When I was six years-old I got my first pony. He was perhaps the ugliest pony that ever lived, and he made up for this deficiency by also being one of the meanest ponies that ever lived.
But I was six and I had my own pony! He was a Shetland pinto named Dan Patch with a ewe neck, a Roman nose and a watch eye-(that’s what horseman call a white eye; I’ve never trusted watched-eyed horses since Dan Patch.) At first we bought our horses from a horse dealer. Horse dealers had the same reputation as used car dealers do today-they were famous for lying, so in the free market of horse trading, buyer beware.
Here’s a tip in case you ever hang around horses: they tell you how they’re feeling with their ears. If their ears are forward, they are interested in what they are looking at. If their ears are lolling around they are relaxed. If their ears are pinned back, somebody’s about to get hurt. Notice that in the painting I made of Dan Patch, his ears are pinned back. This is the last thing I remember before he kicked me smack in the forehead.
I woke up several feet behind him and started crying, making a wide detour around his rear end on the way to the house. When I went inside my parents came running to see why I was crying but I didn’t answer their questions, I just kept crying. My mom brushed my hair back off my forehead and there was a hoof print. “My God, the pony kicked her!” she yelled. Pop, who was worthless when someone got hurt, turned on his heel and came back a few minutes later with his shotgun.
He, who couldn’t kill anything, was going to shoot my pony. Now I cried louder, “Don’t shoot my PONY!” He put the gun down. “Maybe she has a concussion,” Mom said. “We have to keep her awake or she might slip into a coma.” I sat on the couch and stopped crying after awhile; to tell you the truth it didn’t hurt that much. Then it got late and I was tired. I didn’t know what a coma was but I didn’t think I was slipping into one. However, Pop sat in a chair by the couch all night long and every time I started to go to sleep, he gave me a shake.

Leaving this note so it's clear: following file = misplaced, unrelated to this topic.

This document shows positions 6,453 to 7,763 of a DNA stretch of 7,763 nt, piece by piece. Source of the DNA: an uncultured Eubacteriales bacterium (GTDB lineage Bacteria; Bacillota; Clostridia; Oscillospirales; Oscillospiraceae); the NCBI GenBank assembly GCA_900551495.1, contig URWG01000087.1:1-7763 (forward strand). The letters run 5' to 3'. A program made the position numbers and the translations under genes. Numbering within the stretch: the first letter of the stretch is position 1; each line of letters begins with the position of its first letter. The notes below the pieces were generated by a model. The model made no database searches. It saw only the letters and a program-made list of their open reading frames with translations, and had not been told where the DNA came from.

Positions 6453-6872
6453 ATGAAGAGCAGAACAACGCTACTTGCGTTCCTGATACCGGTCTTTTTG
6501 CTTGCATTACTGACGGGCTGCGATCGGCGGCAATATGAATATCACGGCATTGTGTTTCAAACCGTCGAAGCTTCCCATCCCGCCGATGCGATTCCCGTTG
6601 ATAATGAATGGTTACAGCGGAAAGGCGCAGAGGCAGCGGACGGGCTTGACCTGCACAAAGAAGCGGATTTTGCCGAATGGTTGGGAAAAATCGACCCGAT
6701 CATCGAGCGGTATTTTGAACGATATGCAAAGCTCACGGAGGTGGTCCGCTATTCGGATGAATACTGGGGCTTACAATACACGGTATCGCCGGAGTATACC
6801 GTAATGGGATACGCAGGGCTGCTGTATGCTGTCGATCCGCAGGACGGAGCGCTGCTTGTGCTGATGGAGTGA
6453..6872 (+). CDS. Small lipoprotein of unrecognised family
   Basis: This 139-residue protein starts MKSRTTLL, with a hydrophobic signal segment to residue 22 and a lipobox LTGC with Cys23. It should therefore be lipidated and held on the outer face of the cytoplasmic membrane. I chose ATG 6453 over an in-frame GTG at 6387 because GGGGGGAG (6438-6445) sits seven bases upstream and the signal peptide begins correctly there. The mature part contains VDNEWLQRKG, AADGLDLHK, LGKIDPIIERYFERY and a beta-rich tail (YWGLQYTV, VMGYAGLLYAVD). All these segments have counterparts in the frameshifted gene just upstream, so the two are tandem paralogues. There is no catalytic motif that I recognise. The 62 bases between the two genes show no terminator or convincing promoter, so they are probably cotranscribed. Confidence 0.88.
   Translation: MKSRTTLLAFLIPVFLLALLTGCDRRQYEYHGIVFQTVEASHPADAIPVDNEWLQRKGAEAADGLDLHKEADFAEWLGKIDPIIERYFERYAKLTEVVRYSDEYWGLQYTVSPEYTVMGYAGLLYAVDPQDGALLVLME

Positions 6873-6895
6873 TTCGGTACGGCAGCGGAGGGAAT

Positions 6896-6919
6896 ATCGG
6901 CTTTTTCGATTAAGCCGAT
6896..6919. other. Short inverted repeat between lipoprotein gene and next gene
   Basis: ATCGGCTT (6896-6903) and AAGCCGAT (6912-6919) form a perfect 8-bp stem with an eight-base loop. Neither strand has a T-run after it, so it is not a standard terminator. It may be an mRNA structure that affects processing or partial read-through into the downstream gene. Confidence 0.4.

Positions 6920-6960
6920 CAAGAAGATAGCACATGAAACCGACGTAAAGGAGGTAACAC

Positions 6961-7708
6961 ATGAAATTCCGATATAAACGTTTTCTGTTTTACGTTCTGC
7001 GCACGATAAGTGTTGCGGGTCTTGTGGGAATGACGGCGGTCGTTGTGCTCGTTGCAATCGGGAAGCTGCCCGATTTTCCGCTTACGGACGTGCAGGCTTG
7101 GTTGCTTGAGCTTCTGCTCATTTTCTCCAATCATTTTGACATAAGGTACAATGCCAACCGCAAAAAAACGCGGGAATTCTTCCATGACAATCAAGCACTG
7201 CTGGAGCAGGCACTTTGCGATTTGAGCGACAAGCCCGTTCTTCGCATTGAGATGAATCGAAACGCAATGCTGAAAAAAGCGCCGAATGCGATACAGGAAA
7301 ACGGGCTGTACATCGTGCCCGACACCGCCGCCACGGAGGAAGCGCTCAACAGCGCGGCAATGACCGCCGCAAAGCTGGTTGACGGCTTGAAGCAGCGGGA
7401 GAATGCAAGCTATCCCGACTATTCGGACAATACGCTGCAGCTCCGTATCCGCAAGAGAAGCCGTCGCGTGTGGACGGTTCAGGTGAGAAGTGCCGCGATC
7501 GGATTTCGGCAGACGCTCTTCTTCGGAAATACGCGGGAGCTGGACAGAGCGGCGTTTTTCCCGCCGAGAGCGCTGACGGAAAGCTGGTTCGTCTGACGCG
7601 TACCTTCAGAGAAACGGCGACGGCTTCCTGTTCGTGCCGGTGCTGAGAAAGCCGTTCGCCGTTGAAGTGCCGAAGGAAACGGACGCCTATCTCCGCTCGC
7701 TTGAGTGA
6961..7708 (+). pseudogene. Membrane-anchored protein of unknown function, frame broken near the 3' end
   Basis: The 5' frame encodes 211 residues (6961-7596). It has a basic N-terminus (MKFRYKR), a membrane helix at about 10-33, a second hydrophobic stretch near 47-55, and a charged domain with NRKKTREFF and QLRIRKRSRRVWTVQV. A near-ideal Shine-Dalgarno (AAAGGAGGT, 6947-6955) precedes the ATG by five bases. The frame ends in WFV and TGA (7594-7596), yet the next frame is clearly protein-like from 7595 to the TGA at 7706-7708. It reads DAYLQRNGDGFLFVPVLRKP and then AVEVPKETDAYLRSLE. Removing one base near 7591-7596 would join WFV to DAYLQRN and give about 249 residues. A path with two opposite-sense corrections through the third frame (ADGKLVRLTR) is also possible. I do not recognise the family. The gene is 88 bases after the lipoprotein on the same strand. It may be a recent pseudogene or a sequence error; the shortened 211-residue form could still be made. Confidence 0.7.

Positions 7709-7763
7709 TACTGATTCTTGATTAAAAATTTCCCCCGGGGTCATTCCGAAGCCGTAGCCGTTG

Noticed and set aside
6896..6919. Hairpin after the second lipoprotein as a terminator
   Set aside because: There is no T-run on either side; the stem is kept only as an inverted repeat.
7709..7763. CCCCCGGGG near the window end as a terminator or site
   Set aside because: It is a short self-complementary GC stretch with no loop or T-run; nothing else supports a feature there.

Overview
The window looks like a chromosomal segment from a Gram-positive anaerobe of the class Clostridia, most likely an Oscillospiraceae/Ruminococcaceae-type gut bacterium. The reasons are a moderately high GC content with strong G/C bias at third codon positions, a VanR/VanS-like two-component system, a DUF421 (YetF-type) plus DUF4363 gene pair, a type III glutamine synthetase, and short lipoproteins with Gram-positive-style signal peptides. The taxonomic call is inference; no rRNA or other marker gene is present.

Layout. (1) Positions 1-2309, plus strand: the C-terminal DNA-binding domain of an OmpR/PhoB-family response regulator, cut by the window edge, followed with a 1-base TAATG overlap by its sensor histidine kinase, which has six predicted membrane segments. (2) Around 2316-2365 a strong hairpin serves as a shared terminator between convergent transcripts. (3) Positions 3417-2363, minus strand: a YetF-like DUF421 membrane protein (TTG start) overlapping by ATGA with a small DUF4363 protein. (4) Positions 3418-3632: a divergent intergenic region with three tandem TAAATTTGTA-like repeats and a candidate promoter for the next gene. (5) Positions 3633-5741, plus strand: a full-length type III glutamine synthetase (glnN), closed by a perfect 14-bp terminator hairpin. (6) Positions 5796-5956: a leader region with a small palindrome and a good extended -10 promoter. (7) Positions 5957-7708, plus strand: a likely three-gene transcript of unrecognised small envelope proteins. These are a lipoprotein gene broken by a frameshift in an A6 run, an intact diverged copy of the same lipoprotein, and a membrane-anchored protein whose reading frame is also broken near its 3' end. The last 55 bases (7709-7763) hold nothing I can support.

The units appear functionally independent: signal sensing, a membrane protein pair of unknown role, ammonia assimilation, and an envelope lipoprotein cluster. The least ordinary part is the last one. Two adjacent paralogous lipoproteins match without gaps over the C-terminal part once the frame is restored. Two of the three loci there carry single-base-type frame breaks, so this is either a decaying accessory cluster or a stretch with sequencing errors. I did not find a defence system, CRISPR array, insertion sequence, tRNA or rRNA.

By the time the night was over I wished I hadn’t told them I got kicked. So the next time Dan Patch kicked me in the arm, I didn’t tell anyone. However, I made the mistake of wearing a short sleeve shirt and one night at the dinner table my mom lifted my sleeve and said, “What on earth happened to your arm?” My whole upper arm had turned black and blue. “Boo hit me,” I answered, cleverly blaming it on my big brother.
Boo got in a lot of trouble for that and the funny thing was, he was such a roughneck he couldn’t remember if he had hit me or not. Of course, you’d practically have to hit someone with a sledge hammer to do as much damage as a horse kick.
Little girls have romantic ideas about ponies. They think they are big doggies with long hair you can brush. They are actually 1,000 pounds of muscle running on instinct. Even the horse lord Ghengis Khan, who probably started riding at age three, died from falling off his horse when it spooked.
I had many more horses after the infamous Dan Patch, none as ugly or as mean. But ever after, In touchy situations, I kept an eye on their ears.